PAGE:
• MH - HumansMH - Molecular Sequence DataMH - PhylogenyPMC - PMC33452OID - NLM: PMC33452EDAT- 2001/05/17 10:00MHDA- 2001/07/20 10:01CRDT- 2001/05/17 10:00PHST- 2001/05/15 [aheadofprint]AID - 10.1073/pnas.111551998 [doi]AID - 111551998 [pii]PST - ppublishSO - Proc Natl Acad Sci U S A. 2001 May 22;98(11):6241-6. Epub 2001 May 15.

    MH - Chiroptera/classification/*geneticsMH - DNA, ComplementaryMH - EcosystemMH - *Evolution, MolecularMH - *FossilsMH - HumansMH - Molecular Sequence DataMH - PhylogenyPMC - PMC33452OID - NLM: PMC33452EDAT- 2001/05/17 10:00MHDA- 2001/07/20 10:01CRDT- 2001/05/17 10:00PHST- 2001/05/15 [aheadofprint]AID - 10.1073/pnas.111551998 [doi]AID - 111551998 [pii]PST - ppublishSO - Proc Natl Acad Sci U S A. 2001 May 22;98(11):6241-6. Epub 2001 May 15.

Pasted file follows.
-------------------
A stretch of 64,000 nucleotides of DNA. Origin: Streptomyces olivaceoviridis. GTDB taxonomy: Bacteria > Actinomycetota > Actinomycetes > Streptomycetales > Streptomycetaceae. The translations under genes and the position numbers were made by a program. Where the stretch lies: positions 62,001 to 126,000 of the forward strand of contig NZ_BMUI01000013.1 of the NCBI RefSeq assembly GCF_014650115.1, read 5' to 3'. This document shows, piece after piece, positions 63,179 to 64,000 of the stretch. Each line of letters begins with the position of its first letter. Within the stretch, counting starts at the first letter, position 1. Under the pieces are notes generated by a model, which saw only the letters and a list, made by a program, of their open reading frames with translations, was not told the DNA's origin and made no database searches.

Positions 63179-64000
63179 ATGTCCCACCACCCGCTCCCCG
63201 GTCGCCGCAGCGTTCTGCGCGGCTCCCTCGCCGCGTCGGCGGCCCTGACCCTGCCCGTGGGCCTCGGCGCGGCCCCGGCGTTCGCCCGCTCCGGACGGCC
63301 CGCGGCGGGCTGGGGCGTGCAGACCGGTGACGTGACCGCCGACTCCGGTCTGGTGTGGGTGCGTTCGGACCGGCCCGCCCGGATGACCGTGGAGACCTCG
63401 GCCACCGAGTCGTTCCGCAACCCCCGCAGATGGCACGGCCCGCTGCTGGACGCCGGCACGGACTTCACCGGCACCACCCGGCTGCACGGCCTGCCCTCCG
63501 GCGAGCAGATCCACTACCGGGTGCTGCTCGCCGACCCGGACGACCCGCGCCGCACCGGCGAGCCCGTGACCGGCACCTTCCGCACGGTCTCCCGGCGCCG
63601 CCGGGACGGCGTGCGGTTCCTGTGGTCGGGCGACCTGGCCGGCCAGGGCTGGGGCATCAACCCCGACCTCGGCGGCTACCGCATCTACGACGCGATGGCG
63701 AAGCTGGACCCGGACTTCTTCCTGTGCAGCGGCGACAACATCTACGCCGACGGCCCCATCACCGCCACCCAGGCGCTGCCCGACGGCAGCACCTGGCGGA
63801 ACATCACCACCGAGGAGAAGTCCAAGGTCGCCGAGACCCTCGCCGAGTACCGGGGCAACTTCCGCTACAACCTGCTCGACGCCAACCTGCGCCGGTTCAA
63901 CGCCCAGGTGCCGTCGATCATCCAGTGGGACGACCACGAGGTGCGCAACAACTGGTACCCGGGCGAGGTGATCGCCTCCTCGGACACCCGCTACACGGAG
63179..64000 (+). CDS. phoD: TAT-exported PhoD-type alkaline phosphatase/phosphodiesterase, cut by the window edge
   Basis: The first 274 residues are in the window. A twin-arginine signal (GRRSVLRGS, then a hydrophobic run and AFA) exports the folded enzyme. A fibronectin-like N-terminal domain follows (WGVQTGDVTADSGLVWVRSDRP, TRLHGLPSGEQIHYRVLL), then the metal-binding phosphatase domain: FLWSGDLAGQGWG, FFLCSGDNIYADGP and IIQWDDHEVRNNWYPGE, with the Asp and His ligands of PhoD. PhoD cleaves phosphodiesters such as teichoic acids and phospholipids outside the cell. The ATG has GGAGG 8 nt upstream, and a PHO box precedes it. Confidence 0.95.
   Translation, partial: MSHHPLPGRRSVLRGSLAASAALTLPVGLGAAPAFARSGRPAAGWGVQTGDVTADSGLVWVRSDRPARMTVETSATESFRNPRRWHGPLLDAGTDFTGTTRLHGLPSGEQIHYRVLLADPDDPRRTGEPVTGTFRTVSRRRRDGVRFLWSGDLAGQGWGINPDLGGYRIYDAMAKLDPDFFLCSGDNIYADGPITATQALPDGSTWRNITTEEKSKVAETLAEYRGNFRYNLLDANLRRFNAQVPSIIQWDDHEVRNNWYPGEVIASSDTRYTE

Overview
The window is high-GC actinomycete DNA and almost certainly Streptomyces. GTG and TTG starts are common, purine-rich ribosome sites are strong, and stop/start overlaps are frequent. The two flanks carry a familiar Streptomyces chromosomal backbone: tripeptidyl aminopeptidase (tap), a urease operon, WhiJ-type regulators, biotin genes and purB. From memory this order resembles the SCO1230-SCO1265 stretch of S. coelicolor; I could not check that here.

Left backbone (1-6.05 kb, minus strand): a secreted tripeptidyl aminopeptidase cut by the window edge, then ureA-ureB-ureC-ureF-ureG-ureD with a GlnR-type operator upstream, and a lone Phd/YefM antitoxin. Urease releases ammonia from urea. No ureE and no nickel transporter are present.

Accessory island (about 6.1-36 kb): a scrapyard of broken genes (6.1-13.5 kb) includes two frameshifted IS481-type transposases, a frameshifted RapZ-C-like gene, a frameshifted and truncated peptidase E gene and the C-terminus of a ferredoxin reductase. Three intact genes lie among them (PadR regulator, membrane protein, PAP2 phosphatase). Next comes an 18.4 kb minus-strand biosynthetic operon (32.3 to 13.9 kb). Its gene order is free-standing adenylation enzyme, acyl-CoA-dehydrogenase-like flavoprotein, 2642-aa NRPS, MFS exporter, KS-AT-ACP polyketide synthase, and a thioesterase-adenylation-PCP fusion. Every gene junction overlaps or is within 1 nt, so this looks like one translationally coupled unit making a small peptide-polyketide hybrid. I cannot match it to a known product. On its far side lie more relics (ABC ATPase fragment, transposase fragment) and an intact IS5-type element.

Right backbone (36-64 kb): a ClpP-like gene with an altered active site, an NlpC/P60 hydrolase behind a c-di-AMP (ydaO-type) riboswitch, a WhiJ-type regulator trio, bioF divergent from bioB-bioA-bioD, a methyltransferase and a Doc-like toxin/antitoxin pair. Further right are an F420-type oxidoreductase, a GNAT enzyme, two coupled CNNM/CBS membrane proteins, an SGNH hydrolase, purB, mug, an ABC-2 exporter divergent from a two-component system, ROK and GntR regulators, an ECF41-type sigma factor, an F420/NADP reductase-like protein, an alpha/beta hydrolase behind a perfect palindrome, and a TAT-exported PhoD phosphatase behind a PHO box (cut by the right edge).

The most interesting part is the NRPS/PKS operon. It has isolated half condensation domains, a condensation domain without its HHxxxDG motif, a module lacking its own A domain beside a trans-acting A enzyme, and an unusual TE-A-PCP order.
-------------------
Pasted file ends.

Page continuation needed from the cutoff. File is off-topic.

TA - Proc Natl Acad Sci U S AJT - Proceedings of the National Academy of Sciences of the United States of AmericaJID - 7505876RN - 0 (DNA, Complementary)SB - IMMH - AnimalsMH - Base SequenceMH - Chiroptera/classification/*geneticsMH - DNA, ComplementaryMH - EcosystemMH - *Evolution, MolecularMH - *FossilsMH - HumansMH - Molecular Sequence DataMH - PhylogenyPMC - PMC33452OID - NLM: PMC33452EDAT- 2001/05/17 10:00MHDA- 2001/07/20 10:01CRDT- 2001/05/17 10:00PHST- 2001/05/15 [aheadofprint]AID - 10.1073/pnas.111551998 [doi]AID - 111551998 [pii]PST - ppublishSO - Proc Natl Acad Sci U S A. 2001 May 22;98(11):6241-6. Epub 2001 May 15.W